Jay Sekulow . . . has been a fixture in Washington legal circles as head of the ACLJ, an organization founded by religious broadcaster Pat Robertson in 1990. But there is another side to Jay Sekulow, one that, until now, has been obscured from the public. It is the Jay Sekulow who, through the ACLJ and a string of interconnected nonprofit and for-profit entities, has built a financial empire that generates millions of dollars a year and supports a lavish lifestyle -- complete with multiple homes, chauffeur-driven cars, and a private jet that he once used to ferry Supreme Court Justice Antonin Scalia.
That less-known side of Sekulow was revealed in several interviews with former associates of his and in hundreds of pages of court and tax documents reviewed by Legal Times. Critics say Sekulow's lifestyle is at odds with his role as the head of a charitable organization that solicits small donations for legal work in God's name. For example, in 2001 one of Sekulow's nonprofit organizations paid a total of $2,374,833 to purchase two homes used primarily by Sekulow and his wife. The same nonprofit also subsidized a third home he uses in North Carolina.
At various times in recent years, Sekulow's wife, brother, sister-in-law, and two sons have been on the boards or payrolls of organizations under his control or have received generous payments as contractors. Sekulow's brother Gary is the chief financial officer of both nonprofit organizations that fund his activities, a fact that detractors say diminishes accountability for his spending.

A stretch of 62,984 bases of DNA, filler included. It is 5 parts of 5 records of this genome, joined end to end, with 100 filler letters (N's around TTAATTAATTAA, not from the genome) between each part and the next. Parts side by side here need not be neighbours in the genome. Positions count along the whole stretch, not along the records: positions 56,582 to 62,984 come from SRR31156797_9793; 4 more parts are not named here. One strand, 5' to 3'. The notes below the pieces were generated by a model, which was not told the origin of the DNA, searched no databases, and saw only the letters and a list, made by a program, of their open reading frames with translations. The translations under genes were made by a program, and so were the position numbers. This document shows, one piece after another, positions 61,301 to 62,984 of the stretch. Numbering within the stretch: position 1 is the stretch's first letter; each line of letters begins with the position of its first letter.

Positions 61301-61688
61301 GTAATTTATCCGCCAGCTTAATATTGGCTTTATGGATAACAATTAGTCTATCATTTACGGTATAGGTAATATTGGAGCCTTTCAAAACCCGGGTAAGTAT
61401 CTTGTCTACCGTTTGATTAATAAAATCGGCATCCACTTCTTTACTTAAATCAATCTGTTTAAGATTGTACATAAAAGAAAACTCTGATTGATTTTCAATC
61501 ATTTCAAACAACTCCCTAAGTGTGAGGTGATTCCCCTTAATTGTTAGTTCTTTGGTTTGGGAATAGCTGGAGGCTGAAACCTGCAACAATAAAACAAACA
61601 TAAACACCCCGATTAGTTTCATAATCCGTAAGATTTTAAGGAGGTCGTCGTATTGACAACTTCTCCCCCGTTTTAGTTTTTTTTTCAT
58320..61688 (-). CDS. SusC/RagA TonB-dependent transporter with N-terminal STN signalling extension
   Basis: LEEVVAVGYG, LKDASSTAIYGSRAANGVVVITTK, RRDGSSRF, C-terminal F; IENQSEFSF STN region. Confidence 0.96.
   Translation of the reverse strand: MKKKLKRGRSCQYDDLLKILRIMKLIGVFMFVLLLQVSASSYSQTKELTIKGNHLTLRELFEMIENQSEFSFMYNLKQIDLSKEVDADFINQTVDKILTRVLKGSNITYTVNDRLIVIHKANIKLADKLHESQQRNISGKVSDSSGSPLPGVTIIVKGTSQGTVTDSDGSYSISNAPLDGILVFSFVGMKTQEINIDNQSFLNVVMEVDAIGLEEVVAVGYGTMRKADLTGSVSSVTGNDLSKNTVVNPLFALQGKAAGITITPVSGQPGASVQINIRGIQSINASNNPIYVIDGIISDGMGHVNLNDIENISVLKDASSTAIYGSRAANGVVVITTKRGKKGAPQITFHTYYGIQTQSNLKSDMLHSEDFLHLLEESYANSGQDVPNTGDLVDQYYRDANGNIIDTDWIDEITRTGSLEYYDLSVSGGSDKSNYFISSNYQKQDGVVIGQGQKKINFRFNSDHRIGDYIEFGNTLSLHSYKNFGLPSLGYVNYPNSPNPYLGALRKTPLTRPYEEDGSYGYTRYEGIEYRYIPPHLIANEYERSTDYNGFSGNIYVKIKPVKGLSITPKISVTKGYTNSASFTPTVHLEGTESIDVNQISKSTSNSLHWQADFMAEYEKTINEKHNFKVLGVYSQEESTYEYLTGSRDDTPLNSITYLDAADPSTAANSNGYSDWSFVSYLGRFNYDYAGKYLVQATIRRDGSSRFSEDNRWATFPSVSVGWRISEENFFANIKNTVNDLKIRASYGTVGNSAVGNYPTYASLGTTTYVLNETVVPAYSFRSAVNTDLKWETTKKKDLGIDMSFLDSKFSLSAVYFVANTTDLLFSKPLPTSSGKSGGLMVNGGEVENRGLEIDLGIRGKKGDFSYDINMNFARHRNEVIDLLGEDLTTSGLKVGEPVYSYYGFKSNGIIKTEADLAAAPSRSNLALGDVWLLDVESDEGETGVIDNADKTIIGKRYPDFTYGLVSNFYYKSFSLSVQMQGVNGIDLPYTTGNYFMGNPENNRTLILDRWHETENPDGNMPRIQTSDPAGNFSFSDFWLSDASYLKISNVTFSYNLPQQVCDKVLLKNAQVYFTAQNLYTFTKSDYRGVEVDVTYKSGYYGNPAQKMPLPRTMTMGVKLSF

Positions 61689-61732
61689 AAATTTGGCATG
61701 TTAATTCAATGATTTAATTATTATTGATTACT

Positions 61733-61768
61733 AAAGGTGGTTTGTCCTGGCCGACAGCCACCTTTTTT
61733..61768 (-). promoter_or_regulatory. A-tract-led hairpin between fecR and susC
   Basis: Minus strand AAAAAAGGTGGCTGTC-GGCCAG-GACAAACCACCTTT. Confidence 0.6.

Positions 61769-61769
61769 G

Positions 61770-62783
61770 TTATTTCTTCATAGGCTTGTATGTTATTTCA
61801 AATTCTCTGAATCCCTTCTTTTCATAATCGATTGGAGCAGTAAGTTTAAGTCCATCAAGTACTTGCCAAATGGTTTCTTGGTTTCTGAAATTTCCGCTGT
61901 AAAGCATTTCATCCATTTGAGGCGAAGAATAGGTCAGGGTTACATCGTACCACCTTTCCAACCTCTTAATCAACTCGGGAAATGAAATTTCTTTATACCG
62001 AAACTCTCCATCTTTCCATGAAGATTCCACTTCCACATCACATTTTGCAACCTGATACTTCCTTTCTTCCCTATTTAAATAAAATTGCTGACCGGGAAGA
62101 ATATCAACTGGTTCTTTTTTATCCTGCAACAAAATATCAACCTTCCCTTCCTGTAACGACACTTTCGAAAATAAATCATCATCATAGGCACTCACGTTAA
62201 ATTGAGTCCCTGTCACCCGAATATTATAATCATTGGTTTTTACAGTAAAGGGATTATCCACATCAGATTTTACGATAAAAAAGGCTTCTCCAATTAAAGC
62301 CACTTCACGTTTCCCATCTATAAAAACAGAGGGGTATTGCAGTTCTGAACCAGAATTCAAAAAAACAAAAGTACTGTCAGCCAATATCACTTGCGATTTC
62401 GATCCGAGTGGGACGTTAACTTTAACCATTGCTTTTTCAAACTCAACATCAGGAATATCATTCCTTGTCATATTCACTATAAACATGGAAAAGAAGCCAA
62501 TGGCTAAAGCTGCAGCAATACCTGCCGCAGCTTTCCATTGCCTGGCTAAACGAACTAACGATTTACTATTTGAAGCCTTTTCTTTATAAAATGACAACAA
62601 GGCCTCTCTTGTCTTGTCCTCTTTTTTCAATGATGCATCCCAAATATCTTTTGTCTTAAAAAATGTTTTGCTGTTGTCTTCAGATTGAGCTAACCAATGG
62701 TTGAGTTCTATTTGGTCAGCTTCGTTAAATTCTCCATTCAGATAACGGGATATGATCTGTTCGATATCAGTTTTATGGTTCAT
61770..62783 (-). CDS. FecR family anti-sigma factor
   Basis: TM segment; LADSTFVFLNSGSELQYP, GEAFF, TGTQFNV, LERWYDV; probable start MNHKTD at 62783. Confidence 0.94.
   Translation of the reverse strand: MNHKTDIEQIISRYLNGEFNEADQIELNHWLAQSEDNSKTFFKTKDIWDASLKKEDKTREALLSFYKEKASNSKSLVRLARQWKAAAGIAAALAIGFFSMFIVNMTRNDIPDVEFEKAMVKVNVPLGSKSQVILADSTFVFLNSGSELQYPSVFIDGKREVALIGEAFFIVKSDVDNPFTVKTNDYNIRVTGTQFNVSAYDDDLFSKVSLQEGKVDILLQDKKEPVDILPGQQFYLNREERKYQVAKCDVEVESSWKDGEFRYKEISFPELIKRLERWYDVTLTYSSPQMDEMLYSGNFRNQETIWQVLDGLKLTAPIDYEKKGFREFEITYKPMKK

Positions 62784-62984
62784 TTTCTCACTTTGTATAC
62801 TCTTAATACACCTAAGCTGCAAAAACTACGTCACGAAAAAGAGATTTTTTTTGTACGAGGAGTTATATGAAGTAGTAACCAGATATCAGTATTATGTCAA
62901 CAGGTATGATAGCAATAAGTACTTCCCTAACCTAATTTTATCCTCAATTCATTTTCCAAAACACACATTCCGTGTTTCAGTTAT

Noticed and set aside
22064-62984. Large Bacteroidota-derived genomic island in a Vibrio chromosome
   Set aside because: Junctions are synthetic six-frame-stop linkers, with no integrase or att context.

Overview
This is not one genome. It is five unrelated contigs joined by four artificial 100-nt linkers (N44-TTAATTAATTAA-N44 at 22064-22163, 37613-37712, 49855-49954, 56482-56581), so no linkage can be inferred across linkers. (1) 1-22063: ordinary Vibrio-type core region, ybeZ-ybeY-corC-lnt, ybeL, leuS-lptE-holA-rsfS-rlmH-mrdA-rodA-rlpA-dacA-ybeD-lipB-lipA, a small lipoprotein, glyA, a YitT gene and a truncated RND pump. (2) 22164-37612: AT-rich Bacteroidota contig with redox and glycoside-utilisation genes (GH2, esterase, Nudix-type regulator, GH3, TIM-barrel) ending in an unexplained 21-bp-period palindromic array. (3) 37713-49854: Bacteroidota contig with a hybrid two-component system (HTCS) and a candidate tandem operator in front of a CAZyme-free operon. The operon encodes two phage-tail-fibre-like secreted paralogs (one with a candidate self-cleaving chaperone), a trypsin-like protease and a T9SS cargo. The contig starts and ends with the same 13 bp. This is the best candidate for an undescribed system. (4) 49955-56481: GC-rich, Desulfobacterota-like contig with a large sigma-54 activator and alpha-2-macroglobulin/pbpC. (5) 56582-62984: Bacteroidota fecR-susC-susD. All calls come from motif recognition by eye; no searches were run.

According to documents filed with the Internal Revenue Service, funds from his nonprofits have also been used to lease a private jet from companies under his family's control. And two years ago, Sekulow outsourced his own legal services from the ACLJ, shifting from a position with a publicly disclosed salary to that of a private contractor that requires no public disclosure. He acknowledged to Legal Times that his salary from that arrangement is "above $600,000" a year.
Sekulow's financial dealings deeply trouble some of the people who have worked for him, leading several to speak with Legal Times during the past six months about their concerns -- before Sekulow assumed his high-profile role promoting President George W. Bush's Supreme Court nominees. "Some of us truly believed God told us to serve Jay," says one former employee, who requested anonymity out of fear of reprisal. "But not to help him live like Louis XIV. We are coming forward because we need to believe there is fairness in this world."